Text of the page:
Post # 47
Where I grew up (NJ) Ariel was almost exclusively a male name (I’m only 26 here, so take that for what it is!). There was only 1 girl I ever met named Arielle (different spelling and different pronunciation). Girls were usually “Ariela” pronounced “Ahh-ree-el-uh”. Ariel usually got shortened to Ari.
The thing is The Little Mermaid came out 30 years ago so for our age group it is going to be highly associated with the name, but kids now and in a few years will know it less strongly tied to the mermaid (obviously most of them will still know it, but its not quite as much at the forefront of the mind–like, sure, I know Sleeping Beauty’s real name was Aurora and they say it throughout the movie, but she’s not the first thing I think of when I hear that name)
Post # 48
Choosing that name for a son in North America is ensuring that he is going to have to play the game of life on hard mode.
It’s a shame, because it sounds like it could have been a strong, manly name, unlike Arielle. What about maybe Aaron?
Post # 49
I grew up in NYC and agree.
My cousin’s name is Ariel. He’s about 23 now. Never seemed to have an issue.
I actually have a close friend, Arielle, who’s parents orginally named her “Ariel” and changed her name when she was about 3 because her parents felt it was too masculine or that she would be confused for a boy.
Post # 50
I just asked my kids what they thought of Ariel for a boys name and they laughed..
Post # 51
My ex-husband’s first name, besides him being a bdag, he got made fun of because of the little mermaid a lot! It’s also a biblical name for a male. He was hispanic and people always asssumed her was Jewish as well. I vote no mostly because of negetive feelings.
Post # 52
I have family male members named Ariel. It’s a boy’s name in Latin America so I see no issues (including Mexico; for those who commented about it not working well in north america). But its pronounced Ah-ree-elle. I dont think I would like the american sounding air-ee-ail for a male.
Post # 53
I recognize Ariel as a boy’s name. At least in spanish it is male.
I remeber being a little girl and watching the little mermaid and thinking “Why would they name her after a guy??” lol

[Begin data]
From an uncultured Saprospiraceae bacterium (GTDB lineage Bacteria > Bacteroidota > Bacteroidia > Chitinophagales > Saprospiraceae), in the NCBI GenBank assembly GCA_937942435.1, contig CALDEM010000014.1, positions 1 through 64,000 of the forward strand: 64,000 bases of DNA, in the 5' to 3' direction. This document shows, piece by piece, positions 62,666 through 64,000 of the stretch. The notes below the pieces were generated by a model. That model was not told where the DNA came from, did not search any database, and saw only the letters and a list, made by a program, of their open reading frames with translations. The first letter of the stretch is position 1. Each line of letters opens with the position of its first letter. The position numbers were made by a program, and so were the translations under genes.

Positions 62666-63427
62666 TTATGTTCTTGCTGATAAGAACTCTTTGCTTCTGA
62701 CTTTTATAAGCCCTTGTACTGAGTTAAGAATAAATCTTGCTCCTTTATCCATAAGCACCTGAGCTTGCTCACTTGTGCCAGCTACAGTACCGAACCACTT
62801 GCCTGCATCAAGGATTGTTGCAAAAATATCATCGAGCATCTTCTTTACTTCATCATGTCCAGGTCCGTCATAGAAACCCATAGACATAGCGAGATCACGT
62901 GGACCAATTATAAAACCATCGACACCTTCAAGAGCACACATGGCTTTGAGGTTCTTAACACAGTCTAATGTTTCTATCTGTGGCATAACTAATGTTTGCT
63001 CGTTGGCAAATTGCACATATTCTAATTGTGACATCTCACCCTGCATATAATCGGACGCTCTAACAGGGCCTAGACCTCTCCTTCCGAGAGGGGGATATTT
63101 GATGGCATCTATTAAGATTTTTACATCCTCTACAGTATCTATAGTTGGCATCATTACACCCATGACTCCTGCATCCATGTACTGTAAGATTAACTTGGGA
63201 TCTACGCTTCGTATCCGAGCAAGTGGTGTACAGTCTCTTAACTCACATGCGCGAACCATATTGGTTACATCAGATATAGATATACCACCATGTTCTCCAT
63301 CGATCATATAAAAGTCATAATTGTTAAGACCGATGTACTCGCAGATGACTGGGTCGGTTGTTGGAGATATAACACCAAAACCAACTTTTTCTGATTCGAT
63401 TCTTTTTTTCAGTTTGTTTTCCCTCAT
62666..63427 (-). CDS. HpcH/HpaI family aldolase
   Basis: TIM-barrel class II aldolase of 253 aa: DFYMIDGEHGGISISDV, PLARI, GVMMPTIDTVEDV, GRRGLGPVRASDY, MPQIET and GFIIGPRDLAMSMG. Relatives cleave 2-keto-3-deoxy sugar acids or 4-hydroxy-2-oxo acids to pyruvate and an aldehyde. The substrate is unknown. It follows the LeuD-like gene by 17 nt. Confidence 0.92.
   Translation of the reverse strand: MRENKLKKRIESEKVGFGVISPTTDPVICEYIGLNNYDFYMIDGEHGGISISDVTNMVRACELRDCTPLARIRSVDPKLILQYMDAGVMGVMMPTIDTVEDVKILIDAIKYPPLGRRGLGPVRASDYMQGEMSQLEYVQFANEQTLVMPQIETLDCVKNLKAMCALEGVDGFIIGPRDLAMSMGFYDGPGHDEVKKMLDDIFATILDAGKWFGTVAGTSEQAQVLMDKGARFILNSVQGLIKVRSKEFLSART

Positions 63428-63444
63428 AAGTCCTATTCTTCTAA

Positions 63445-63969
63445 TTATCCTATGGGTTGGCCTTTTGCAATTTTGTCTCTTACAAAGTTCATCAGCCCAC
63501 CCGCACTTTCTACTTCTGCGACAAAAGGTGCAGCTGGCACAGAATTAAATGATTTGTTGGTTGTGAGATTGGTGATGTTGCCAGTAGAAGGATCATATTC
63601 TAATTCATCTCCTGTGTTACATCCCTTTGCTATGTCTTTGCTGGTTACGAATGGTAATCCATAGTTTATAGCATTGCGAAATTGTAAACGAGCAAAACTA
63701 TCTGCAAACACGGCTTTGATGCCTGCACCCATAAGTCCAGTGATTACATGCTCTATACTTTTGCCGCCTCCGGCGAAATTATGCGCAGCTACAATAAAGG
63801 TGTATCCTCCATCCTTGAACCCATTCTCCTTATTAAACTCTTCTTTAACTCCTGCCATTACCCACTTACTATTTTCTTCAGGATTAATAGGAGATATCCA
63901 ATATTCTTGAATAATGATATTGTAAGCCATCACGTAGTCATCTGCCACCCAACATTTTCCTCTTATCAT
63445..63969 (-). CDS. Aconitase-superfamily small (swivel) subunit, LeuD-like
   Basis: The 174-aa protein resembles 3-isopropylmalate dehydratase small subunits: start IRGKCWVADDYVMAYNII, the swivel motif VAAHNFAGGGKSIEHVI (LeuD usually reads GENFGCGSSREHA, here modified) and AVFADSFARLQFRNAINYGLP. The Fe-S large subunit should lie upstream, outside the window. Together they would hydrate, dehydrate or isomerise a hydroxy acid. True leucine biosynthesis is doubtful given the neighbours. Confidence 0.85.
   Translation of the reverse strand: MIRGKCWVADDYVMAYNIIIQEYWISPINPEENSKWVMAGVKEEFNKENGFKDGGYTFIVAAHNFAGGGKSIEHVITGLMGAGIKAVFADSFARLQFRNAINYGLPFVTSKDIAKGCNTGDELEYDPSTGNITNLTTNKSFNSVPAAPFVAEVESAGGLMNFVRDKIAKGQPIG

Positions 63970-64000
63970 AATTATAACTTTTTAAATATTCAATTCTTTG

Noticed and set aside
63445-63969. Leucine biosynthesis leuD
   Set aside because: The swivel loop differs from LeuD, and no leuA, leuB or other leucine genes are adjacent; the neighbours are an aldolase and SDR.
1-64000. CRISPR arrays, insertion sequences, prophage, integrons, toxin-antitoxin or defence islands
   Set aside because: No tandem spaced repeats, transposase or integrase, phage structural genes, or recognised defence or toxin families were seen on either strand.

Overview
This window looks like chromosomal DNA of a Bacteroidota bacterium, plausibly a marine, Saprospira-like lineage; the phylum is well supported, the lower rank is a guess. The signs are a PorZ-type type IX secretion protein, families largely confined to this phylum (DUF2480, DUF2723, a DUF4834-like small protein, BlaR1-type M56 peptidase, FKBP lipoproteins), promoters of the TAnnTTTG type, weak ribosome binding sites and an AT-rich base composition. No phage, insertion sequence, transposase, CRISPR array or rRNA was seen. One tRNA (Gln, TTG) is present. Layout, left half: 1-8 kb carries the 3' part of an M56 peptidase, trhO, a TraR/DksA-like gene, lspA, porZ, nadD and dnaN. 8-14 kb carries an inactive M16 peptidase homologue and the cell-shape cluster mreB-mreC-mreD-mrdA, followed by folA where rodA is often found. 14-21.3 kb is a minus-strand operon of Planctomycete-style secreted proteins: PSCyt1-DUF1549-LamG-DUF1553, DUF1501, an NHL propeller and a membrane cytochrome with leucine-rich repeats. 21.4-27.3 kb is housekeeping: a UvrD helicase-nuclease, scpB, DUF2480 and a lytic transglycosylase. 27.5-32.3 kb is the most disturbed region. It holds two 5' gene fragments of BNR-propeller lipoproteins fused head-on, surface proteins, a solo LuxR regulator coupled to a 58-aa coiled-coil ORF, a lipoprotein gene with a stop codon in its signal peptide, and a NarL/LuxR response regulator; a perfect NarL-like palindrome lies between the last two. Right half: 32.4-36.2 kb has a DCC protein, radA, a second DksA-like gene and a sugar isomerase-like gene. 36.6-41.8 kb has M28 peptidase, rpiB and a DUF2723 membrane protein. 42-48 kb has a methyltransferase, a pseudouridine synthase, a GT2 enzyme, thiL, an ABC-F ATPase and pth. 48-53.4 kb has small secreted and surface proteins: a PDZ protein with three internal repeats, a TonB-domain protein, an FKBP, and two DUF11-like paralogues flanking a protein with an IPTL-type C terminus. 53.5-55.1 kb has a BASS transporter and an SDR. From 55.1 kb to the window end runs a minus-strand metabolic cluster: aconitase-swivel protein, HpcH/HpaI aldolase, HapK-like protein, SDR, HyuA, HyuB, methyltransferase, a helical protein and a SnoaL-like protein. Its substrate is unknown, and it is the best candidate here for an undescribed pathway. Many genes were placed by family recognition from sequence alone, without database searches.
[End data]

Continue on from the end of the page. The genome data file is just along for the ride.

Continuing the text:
But i wouldnt use it in the states, he would be teased…
Post # 54
My best friend all through middle and high school was named Ariyel (pronounced Ar-e-yel), which has a really great religious meaning. Even he got The Little Mermaid jokes and his name doesn’t even really sound like Ariel.
Post # 55
I feel that no matter what you name your kid, if other kids want to make fun of his name, they will. Even the most normal sounding names… and if not that, they will find other reasons to make fun of your kid if they want to.
Post # 56
i know a few guys named kim and one named courtney. and yeah we kinda snicker behind there back when i first found out. if i was a boy named ariel i would go by L. or my middle name. so he probelly wont go by it when he gets older.
Post # 57
Not really a fan of the name.
Post # 58
But then again, names that I think sound feminine (or are even derived from feminine names) are becoming more popular in the US. I see a future in which kids with names like “Brutus” will be getting beat up for having feminine names, at the current trade. In 20 years, the feminized names probably will be considered the masculine ones.
But in my opinion? No.
Post # 60
Someone is going to call his name and when he is responds they will say “oh.” Its expected that it is a girl name. No sense in putting the kid through torture his entire life.
Post # 61
This sounds like an awful idea unless it’s common in YOUR culture.
Post # 62
I’d do it for a boy. But I’m Jewish and that’s a common name in my community. I know a few. Kids will always find something to bully each other about, and I’d rather not take a really powerful, lovely Hebrew name out of circulation because kids might be jerks on the playground.